English translation: 17 teen age girl - 18, 19 young women
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English to English translations [PRO] Social Sciences - General / Conversation / Greetings / Letters / age groups
English term or phrase:teenage girl vs. young woman
Although for a number of years I was a BBC employee - albeit in a past era when that erstwhile body took pride in its use of its and my native language - I am errr... disconcerted, let's say, by the following report on the BBC News website:
A teenage girl and two young women have been injured in a shooting in west London, Scotland Yard has said.
The victims, aged 17, 18 and 19, were taken to a central London hospital after the incident ...
When I was at school, anyone in the age range thirteen to nineteen was a 'teenager'; 'womanhood' was reserved for 'adults'.
Can anyone here enlighten me as regards the distinction the BBC makes between one of these three victims who is classified as 'a teenager' and the other two who are 'young women'?
It has occurred to me already that the age of criminal responsibility might have something to do with it - but the text refers to the victims, not the person whose finger was on the trigger.
Since these girls were victims and not the perpetrators, in my mind, 'teenagers' or 'teenage girls' sounds far more emotive than 'young women', which somehow also sounds rather demure (which is no doubt beside the point!). Conversely, if the girls had been the aggressors, 'teenagers' would have carried connotations of teenage violence and thugs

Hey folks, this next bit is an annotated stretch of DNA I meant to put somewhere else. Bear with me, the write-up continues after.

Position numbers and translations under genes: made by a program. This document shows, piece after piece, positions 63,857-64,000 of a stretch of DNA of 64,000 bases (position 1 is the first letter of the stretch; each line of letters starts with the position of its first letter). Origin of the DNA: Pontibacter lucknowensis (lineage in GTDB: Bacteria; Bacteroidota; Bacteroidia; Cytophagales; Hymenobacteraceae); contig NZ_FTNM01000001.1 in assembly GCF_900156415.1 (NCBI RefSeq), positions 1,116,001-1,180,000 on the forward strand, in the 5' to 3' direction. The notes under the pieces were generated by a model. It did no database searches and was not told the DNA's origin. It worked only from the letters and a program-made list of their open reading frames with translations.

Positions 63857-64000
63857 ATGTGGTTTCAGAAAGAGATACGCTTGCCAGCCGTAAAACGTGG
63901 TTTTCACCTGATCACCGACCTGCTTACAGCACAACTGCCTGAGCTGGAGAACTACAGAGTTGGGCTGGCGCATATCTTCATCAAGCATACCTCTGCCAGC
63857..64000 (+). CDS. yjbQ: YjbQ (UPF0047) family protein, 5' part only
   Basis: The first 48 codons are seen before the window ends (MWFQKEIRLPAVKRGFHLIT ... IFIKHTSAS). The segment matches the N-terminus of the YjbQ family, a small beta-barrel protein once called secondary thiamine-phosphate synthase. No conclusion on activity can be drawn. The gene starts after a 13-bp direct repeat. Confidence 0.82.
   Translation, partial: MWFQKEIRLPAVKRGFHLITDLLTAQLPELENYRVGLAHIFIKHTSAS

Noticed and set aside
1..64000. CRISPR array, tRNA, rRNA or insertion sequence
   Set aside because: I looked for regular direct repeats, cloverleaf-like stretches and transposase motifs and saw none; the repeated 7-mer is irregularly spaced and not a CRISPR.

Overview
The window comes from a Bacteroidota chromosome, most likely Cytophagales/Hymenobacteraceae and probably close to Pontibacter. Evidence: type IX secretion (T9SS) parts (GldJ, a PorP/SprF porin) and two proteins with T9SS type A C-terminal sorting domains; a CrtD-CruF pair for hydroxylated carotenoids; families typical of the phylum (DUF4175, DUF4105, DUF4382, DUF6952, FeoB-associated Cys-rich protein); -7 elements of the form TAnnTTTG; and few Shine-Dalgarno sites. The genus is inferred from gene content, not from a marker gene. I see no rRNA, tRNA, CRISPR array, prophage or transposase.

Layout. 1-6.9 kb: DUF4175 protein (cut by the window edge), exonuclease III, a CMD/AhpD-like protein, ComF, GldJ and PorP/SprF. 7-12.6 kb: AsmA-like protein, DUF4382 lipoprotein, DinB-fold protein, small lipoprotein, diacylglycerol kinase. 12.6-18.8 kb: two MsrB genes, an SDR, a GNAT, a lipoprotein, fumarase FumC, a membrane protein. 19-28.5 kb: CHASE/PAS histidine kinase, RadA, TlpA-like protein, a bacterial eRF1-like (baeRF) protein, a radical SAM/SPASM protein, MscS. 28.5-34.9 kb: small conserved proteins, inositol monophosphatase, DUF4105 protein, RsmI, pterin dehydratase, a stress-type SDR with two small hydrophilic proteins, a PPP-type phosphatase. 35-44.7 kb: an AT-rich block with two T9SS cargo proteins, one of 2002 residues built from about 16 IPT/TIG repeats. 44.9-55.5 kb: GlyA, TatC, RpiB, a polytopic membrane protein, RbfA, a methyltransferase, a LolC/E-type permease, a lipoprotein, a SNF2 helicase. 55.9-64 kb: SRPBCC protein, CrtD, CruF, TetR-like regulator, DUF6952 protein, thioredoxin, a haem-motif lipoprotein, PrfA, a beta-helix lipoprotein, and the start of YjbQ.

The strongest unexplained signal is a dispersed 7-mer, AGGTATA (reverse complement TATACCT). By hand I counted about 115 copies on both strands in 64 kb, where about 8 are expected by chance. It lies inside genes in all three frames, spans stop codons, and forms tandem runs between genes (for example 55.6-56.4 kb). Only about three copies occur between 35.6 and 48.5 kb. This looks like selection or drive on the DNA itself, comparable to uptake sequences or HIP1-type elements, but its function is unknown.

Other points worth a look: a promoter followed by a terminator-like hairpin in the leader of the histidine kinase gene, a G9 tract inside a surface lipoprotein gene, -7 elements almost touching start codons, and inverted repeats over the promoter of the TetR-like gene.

fresh off the press! The oldest girl (who was clutching her baby" has again been referred to as "the teenager" on Radio 4.
I'm rather comforted to hear that a teenager is still a teenager (or whatever) regardless and that there seems to be no strict rule. Whether the original term - with its implication - was intentional or not will probably never be known. But you could always raise it with the BBC... They might even interview you!
Thank you Ladies (I choose my words carefully ... I hope!) for these updates. They give interesting insight into how news perspectives change and stories can be nuanced/slanted/(call it what you will) to give more or less sympathetic treatment of people in the news.
There's a related story, where it turns out that one of the victims is a mother with babe in arms when she was shot: http://www.bbc.co.uk/news/uk-england-london-15124784
I imagine that in the next 24 hours this parallel report will also evolve - the 'three men on pedal cycles' will turn out to be two youths and a boy and the bikes will become two skate boards and a moped.
Coming back to my original question: my own impression at the time was that the journalist was making that distinction in a way that might be appropriate if the 3 'girls' had been the attacker(s), and that it might be related to the degree of legal responsability based on precise ages. Applying that distinction to the victims seemed to me to be discriminatory, in a manner that's entirely unwarranted in the circumstances; it looks as though the news editors may have shared my view, and have now sought to put all 3 on equal footing.
At 8.20 this morning, "two women and a girl" became "three teenage girls" and "a teenage girl and two young women" became "three young women", one as the headline and the other as a sub-heading. You can follow the changes here http://www.newssniffer.co.uk/articles/439974/diff/4/5